Although third parties rarely win elections, they play an important role in democratic government. Third parties draw attention to issues that may be ignored by the majority parties. If the issue finds resonance with the voters, one or more of the major parties may adopt the issue into its own party platform. Also a third party may be used by the voter to cast a protest vote as if in a referendum on an important issue. Third parties do help voter turnout bringing more people to the polls.[citation needed] Currently 75% of the U.S. electorate consists of registered Democrats (42.5%) and registered Republicans (32.5%), with "independents" and those belonging to other parties consitituting 24.9% of the electorate.[1] For other uses, see Democracy (disambiguation). ... A party platform, also known as an manifesto is a list of the principles which a political party supports in order to appeal to the general public for the purpose of having said partys candidates voted into office. ... A Protest vote is a vote cast in an election to demonstrate the casters unhappiness with the choice of candidates or the current political system. ... Elections Part of the Politics series Politics Portal This box:      A referendum (plural: referendums or referenda) or plebiscite (from Latin plebiscita, originally a decree of the Concilium Plebis) is a direct vote in which an entire electorate is asked to either accept or reject a particular proposal. ... Voters lining up outside a Baghdad polling station during the 2005 Iraqi election. ...

Contents

Third parties in past presidential elections

1832

The Anti-Masonic Party, seeking the eradication of the Freemasons and other secret societies from the United States, nominated former U.S. Attorney General William Wirt for President. Wirt, a former Mason, received seven U.S. electoral college votes from the state of Vermont, coming in third to President Andrew Jackson and Henry Clay. The Anti-Masonic Party (also known as the Anti-Masonic Movement) was a 19th century minor political party in the United States. ... “Freemasons” redirects here. ... Seal of the United States Department of Justice The United States Attorney General is the head of the United States Department of Justice (see 28 U.S.C. Â§ 503) concerned with legal affairs and is the chief law enforcement officer of the United States government. ... William Wirt (November 8, 1772 – February 18, 1834) was an American author and statesman who is credited with turning the position of United States Attorney General into one of influence. ... Federal courts Supreme Court Circuit Courts of Appeal District Courts Elections Presidential elections Midterm elections Political Parties Democratic Republican Third parties State & Local government Governors Legislatures (List) State Courts Local Government Other countries Atlas  US Government Portal      For other uses, see President of the United States (disambiguation). ... The United States Electoral College is the electoral college that chooses the President and Vice President of the United States at the conclusion of each Presidential election. ... Official language(s) None Capital Montpelier Largest city Burlington Area  Ranked 45th  - Total 9,620 sq mi (24,923 km²)  - Width 80 miles (130 km)  - Length 160 miles (260 km)  - % water 3. ... For other uses, see Andrew Jackson (disambiguation). ... Henry Clay, Sr. ...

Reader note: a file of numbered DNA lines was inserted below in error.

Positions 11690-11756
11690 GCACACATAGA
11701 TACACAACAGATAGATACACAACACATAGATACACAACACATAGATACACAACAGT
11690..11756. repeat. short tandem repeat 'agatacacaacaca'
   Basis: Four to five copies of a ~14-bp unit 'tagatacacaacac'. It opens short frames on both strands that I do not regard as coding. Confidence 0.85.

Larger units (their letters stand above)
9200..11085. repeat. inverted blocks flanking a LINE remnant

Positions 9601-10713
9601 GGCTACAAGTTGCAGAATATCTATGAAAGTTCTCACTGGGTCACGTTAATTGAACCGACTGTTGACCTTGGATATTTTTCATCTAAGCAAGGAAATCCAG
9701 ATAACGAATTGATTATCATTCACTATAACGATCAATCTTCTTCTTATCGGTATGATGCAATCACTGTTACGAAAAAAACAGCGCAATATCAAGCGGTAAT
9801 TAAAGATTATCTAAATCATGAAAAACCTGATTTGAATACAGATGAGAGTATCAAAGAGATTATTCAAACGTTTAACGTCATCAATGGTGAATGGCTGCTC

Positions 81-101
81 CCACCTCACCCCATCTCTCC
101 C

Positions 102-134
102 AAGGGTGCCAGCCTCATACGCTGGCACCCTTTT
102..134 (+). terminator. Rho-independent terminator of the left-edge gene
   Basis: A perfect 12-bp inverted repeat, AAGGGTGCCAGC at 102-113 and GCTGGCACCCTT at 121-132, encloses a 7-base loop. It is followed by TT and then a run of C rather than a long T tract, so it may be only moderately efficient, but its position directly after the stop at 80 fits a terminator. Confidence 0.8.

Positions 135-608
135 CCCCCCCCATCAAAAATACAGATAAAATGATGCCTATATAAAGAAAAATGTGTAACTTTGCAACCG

what the heck


patty likes boys


1848

The Free Soil Party, a precursor of the Republicans, nominated former President Martin Van Buren as its presidential candidate, splitting the vote in New York, and causing the election of Zachary Taylor. The Free Soil Party was a short-lived political party in the United States active in the 1848 and 1852 presidential elections, and in some state elections. ... Martin Van Buren (December 5, 1782 – July 24, 1862), nicknamed Old Kinderhook, was the eighth President of the United States from 1837 to 1841. ... This article is about the state. ... Zachary Taylor (November 24, 1784 – July 9, 1850)[2] was an American military leader and the twelfth President of the United States. ...